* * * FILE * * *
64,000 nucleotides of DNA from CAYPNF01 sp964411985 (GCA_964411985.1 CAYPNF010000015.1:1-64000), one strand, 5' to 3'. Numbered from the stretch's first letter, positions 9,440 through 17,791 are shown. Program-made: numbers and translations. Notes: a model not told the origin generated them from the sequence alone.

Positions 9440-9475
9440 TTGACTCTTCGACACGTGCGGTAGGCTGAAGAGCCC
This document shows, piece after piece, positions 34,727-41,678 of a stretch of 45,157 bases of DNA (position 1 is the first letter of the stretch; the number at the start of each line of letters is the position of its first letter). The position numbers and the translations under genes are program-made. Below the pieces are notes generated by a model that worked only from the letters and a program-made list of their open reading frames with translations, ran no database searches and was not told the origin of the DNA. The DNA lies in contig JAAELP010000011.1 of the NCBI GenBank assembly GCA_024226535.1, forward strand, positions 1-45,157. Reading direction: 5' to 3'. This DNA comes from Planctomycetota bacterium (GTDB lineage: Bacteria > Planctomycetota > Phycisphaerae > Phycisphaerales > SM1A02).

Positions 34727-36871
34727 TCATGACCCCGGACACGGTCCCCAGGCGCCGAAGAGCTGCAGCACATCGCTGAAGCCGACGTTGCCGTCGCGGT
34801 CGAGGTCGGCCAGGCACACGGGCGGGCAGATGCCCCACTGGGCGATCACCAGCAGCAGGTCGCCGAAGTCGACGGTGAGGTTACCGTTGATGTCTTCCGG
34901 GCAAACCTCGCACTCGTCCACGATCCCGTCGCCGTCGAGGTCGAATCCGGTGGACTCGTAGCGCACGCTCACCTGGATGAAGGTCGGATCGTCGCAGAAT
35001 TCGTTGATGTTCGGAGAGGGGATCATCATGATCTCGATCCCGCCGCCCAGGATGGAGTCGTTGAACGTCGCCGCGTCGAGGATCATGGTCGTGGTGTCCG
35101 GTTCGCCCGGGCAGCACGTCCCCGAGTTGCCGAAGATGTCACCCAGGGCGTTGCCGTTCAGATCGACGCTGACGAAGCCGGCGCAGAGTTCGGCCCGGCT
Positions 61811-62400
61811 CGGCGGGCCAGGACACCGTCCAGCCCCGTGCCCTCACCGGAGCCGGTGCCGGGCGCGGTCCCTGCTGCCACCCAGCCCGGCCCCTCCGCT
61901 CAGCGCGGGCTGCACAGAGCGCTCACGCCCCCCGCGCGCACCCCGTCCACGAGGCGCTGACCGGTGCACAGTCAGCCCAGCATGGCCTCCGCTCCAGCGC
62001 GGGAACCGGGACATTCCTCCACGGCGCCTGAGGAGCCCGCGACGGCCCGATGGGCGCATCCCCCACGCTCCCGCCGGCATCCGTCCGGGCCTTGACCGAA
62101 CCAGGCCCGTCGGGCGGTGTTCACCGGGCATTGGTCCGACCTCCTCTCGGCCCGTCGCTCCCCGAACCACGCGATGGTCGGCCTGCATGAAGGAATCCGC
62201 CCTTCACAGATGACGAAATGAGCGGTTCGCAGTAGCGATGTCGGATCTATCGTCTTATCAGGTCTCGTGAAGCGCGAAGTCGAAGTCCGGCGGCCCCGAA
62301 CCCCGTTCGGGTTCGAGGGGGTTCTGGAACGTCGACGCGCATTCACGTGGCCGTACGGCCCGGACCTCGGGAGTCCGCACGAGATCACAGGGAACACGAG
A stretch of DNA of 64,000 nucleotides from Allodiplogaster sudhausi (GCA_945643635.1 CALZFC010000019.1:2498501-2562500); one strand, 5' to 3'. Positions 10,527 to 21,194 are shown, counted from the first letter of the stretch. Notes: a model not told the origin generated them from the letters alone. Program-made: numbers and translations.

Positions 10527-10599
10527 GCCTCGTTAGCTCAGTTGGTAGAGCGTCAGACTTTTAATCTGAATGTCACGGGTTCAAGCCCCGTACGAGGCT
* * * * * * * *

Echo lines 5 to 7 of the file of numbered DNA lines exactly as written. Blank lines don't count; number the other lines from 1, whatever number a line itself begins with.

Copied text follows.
Positions 34727-36871
34727 TCATGACCCCGGACACGGTCCCCAGGCGCCGAAGAGCTGCAGCACATCGCTGAAGCCGACGTTGCCGTCGCGGT
34801 CGAGGTCGGCCAGGCACACGGGCGGGCAGATGCCCCACTGGGCGATCACCAGCAGCAGGTCGCCGAAGTCGACGGTGAGGTTACCGTTGATGTCTTCCGG